The Joint Annual Scientific Meetings of the Endocrine Society of Australia and the Society for Reproductive Biology 2018

Examination of stress hyperglycaemia and stroke outcomes using the stress hyperglycaemia ratio (#97)

Emily J Meyer 1 2 , James Sires 3 , Angela Chen 2 , Andrew Lee 4 , Cheyne Sullivan 5 , Tilenka Thynne 3 6 7 , Greg Roberts 3 5
  1. Discipline of Medicine, University of Adelaide, Adelaide, SA, Australia
  2. Endocrine and Metabolic Unit, Royal Adelaide Hospital, North Adelaide, SA, Australia
  3. Discipline of Medicine, Flinders University, Bedford Park, SA, Australia
  4. Stroke Unit, Flinders Medical Centre, Bedford Park, SA, Australia
  5. Pharmacy Department, Flinders Medical Centre, Bedford Park, SA, Australia
  6. Southern Adelaide Diabetes and Endocrine Services, Flinders Medical Centre, Bedford Park, SA, Australia
  7. Pharmacology Department, Flinders Medical Centre, Bedford Park, SA, Australia

Stress hyperglycaemia in non-diabetic patients admitted with stroke is associated with increased morbidity and mortality1,2. The stress hyperglycaemia ratio (SHR), defined as admission glucose divided by estimated average glucose derived from HbA1c, measures relative hyperglycaemia3. Using SHR as a marker of relative hyperglycaemia is a superior biomarker for critical illness outcomes compared to glucose3.

In patients admitted with acute stroke SHR may predict mortality and morbidity.

HbA1c and serum glucose was measured at time of hospital admission in patients with an acute stroke (n=443, 30.7% known diabetes). Endpoints were stroke severity at admission (either modified Rankin 5 at admission (mRS), GCS ≤10, or need for critical care) and poor outcome at discharge (either higher level of care, increased mRS, decreased GCS, stroke extension, haemorrhagic transformation or death). Outcomes were determined for quintiles (Q) classified for SHR and glucose.

Odds ratios for Q5 (highest quintile) vs Q1 (lowest) were 2.94 (p<0.001) and 1.94 (p=0.039) for severity at admission for SHR and glucose respectively, and 2.16 (p=0.004) and 1.94 (p=0.039) for poor outcomes at discharge. Of those admitted with stroke severity (n=22), 25% of Q5 SHR had a poor outcome at discharge compared to 18% (n=18) for Q5 glucose. Identification of stress hyperglycaemia using SHR was independent of HbA1c (6.5+1.6 v 6.3+1.6, p=0.13 for Q1 and Q5 respectively), but not serum glucose (5.6+0.5 v 8.1+2.2, p<0.001).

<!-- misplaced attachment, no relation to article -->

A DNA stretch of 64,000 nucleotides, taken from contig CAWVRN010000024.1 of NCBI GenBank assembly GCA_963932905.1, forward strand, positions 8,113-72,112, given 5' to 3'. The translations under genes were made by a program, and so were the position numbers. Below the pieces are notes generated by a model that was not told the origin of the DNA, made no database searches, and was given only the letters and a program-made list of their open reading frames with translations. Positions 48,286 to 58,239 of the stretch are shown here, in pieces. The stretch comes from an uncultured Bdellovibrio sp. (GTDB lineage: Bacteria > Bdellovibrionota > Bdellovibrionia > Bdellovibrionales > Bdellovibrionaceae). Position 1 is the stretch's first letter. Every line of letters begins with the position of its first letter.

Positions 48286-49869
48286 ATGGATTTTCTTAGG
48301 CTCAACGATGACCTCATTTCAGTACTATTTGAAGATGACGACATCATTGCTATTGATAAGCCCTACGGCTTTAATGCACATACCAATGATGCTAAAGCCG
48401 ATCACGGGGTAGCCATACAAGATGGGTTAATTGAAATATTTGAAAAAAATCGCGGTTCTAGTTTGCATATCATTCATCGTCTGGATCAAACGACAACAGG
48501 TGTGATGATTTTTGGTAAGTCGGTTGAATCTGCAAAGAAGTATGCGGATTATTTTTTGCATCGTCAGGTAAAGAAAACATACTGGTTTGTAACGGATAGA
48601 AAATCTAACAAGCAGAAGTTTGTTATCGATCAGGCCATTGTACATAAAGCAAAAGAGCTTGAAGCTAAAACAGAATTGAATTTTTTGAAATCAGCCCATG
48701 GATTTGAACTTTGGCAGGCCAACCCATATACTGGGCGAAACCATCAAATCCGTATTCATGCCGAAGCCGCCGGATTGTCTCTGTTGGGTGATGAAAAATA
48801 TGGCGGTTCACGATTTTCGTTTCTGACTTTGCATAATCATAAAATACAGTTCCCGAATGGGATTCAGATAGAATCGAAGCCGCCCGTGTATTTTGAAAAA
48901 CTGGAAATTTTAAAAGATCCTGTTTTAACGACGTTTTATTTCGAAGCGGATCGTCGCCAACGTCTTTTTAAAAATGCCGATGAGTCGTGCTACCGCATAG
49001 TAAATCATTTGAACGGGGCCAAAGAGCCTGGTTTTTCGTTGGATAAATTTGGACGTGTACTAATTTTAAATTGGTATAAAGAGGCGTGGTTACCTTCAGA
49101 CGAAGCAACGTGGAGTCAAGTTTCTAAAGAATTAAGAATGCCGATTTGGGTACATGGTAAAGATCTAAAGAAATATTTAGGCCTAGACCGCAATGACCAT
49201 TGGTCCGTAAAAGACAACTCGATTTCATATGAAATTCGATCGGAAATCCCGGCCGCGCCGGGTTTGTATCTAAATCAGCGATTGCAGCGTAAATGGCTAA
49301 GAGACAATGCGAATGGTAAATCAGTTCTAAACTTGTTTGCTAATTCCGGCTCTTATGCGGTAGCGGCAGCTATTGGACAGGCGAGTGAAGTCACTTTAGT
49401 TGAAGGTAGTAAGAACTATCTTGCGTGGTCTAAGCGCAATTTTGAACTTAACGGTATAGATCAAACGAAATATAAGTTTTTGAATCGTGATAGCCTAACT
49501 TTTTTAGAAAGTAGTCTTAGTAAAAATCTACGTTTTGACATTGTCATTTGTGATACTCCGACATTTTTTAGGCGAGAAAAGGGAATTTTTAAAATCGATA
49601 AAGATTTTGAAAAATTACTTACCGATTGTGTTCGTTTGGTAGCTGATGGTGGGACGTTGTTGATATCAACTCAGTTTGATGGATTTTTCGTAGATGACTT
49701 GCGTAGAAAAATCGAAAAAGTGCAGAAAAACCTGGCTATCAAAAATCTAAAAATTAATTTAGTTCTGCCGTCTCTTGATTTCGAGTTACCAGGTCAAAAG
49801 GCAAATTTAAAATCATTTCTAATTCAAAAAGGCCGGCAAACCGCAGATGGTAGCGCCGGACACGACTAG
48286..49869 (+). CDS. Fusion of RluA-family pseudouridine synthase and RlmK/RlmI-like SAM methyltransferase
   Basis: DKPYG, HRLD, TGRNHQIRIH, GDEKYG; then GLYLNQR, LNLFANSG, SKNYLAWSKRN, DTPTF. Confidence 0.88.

While both SHR and glucose were associated with stroke severity and poorer outcomes at discharge, SHR was independent of HbA1c. Multivariable analysis enabling direct comparison of SHR and glucose is pending and will be presented. In acute stroke SHR may be a useful prognostic marker and guide individualised glucose lowering therapy targets which may improve stroke outcomes.

  1. Capes SE, Hunt D, Malmberg K, Pathak P, Gerstein HC. Stress Hyperglycemia and Prognosis of Stroke in Nondiabetic and Diabetic Patients: A Systematic Overview. Stroke. 2001; 32(10):2426-32
  2. Dungan KM, Braithwaite SS, Preiser JC. Stress Hyperglycaemia. Lancet. 2009;373:1798-807
  3. Roberts GW, Quinn SJ, Valentine N, Alhawassi T, O’Dea H, Stranks SN, Burt MG, Doogue MP. Relative Hyperglycemia, a Marker of Critical Illness: Introducing the Stress Hyperglycemia Ratio. J Clin Endocrinol Metab. 2015;100(12):4490–4497.